One Chickasaw Citizen’s View on the Passing of the Last Monolingual Speaker of the Chickasaw Language
“…For her, she saw the world from a Chickasaw worldview, without the interference of English at all.”
(From the recent NPR article “What Happens When a Language’s Last Monolingual Speaker Dies”)
–She was the last person who knew the world only through Chickasaw.
I am not good at languages. I tried as an undergraduate to learn Spanish. I took an entire year of daily Spanish language classes and worked with a tutor the entire time and I was unable to learn more than a few simple phrases, not even enough to get me by living in the border state of Arizona. What I did learn was that I didn’t even know English grammar well enough to think about another language and its use of grammar.
However, I have to say, I’ve been hit hard by the news of the recent death of Emily Johnson Dickerson, the last monolingual speaker of the Chickasaw language. I did not know her, but she is symbolic and represents the passing of an age. Last year, I spent some time at the Chickasaw Nation and I learned that there were only about 70 some speakers of Chickasaw. At the time this alarmed me. But, late last week we learned that the last person who had only a Chickasaw worldview had died. Well, this –to me—is staggering. According to Chickasaw elder Catherine Wilmond, if we lose our language, the world will end (see her talk about this here).
There are so many questions in Indian Country and often, we are our own worst enemies. Some Natives say to other Natives that if you don’t speak your language, you don’t know your tribal culture or worse yet that you’re not even Native. So, I wonder—if we understand and shape our world via language and there are no living Chickasaws that understand the world through only the Chickasaw language—what does this mean for our culture and identity as Chickasaws?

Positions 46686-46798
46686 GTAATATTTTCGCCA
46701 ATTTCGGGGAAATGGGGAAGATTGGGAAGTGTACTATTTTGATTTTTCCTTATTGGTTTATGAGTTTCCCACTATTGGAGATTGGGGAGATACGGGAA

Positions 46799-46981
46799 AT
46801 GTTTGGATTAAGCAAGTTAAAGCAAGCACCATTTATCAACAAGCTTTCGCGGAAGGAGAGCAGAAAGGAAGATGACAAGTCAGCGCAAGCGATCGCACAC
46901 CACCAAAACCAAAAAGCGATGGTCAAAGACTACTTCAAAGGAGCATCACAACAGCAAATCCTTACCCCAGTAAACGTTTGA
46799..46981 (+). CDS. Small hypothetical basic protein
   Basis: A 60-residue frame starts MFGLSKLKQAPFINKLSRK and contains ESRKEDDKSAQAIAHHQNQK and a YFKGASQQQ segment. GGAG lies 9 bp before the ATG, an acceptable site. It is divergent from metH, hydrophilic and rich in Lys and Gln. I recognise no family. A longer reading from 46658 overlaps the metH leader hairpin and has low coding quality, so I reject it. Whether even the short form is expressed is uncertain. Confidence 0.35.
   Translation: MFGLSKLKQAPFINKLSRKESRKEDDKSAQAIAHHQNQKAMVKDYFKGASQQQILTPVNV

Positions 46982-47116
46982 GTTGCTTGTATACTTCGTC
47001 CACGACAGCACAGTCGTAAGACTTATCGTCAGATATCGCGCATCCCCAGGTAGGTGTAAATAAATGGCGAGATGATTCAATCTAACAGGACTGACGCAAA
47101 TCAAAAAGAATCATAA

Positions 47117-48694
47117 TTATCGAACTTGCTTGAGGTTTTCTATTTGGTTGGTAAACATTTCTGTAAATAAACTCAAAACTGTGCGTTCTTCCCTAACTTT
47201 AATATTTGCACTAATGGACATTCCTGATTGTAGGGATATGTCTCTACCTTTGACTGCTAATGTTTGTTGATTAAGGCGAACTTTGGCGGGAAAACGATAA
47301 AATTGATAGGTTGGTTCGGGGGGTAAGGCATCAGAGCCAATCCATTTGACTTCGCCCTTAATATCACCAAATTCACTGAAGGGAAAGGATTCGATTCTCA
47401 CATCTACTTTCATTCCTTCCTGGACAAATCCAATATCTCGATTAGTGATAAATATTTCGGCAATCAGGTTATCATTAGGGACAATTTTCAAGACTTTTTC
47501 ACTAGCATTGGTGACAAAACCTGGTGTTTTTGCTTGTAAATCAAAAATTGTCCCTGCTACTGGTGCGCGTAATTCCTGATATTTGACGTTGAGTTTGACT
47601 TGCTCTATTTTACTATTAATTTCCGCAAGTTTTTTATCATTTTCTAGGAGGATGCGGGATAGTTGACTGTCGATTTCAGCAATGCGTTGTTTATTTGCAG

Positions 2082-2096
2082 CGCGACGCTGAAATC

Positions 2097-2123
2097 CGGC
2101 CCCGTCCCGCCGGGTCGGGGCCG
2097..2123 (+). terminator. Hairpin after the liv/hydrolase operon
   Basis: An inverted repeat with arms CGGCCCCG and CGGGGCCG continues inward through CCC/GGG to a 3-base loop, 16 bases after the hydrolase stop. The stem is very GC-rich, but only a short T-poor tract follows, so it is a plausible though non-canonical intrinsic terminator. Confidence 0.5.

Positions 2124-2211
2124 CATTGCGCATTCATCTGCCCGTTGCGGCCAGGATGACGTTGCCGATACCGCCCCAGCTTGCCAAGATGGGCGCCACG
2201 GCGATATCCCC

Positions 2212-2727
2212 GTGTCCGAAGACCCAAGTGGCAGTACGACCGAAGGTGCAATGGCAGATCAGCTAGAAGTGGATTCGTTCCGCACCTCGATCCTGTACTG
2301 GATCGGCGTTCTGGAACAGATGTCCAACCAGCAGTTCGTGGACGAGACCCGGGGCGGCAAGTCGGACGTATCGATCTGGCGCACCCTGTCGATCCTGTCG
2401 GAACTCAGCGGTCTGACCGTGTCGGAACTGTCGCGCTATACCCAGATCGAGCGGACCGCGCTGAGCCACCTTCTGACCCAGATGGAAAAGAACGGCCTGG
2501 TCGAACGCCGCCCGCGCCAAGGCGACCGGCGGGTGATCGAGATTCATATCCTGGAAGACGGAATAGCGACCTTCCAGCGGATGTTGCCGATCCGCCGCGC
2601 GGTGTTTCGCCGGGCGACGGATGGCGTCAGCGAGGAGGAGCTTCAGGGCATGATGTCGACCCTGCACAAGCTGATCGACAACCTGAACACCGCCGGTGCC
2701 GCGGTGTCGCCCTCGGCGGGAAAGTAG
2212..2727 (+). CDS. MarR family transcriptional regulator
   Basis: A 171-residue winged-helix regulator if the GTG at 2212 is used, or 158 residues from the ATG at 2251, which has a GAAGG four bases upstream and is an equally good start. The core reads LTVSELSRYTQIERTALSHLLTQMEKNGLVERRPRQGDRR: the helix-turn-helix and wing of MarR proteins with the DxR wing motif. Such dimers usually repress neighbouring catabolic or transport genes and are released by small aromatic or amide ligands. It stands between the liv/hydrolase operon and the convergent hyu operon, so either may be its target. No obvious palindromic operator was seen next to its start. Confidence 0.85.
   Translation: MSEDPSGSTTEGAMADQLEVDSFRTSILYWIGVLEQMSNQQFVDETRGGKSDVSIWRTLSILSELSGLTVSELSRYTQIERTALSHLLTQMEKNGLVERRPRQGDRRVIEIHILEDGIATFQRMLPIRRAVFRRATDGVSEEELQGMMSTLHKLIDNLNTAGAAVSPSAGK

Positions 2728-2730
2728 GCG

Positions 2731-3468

I am very humbled to be part of the Chickasaw Nation and I am constantly in awe and amazement of the programs that the Nation provides for the Chickasaw tribal members. One of the prominent programs is the Chickasaw Language Revitalization Program run by Joshua Hinson. Under his direction, the Nation has created Anompa an iPhone app (and accompanying desktop app), they stream language lesson videos (for those of us who don’t live inside the Nation), and they offer immersion programs in the Nation for both youth and adults. Additionally, there are workbooks, CDs with lessons, and several dictionaries.
Sadly, if you’re not in the Nation it’s much harder to stay motivated to learn a language, when you’re not immersed in the language (I know this from both personal experience and colleagues who teach tribal language immersion). In my experience, the workbooks books lay on the desk, but don’t always get opened. The videos are on the computer, but you’re tired after work so you don’t log on.
In graduate school, I could have chosen the Chickasaw to meet my language requirement for the program (I was in the American Indian Studies Program at the University of Arizona). But, with no one to teach me and only a workbook at that time, in the end I was able to meet the requirement because of my undergraduate Spanish. So I opted out of learning Chickasaw.
Now, having read the story of the passing of the last monolingual speaker of Chickasaw and learning that only about 70 people are fluent at all in the language, I feel like it is my responsibility to learn the language. I want my worldview to be reshaped by my tribal language.
In the end, maybe that is the key. Cultures are always changing and adapting. Natives are great adapters or we wouldn’t still be here. So, with Emily Johnson Dickerson’s passing, we’ll adapt as Chickasaws. And those of us who learn the language will reshape our existing worldview as our culture is opened up through the Chickasaw language. This is what it means to be Chickasaw.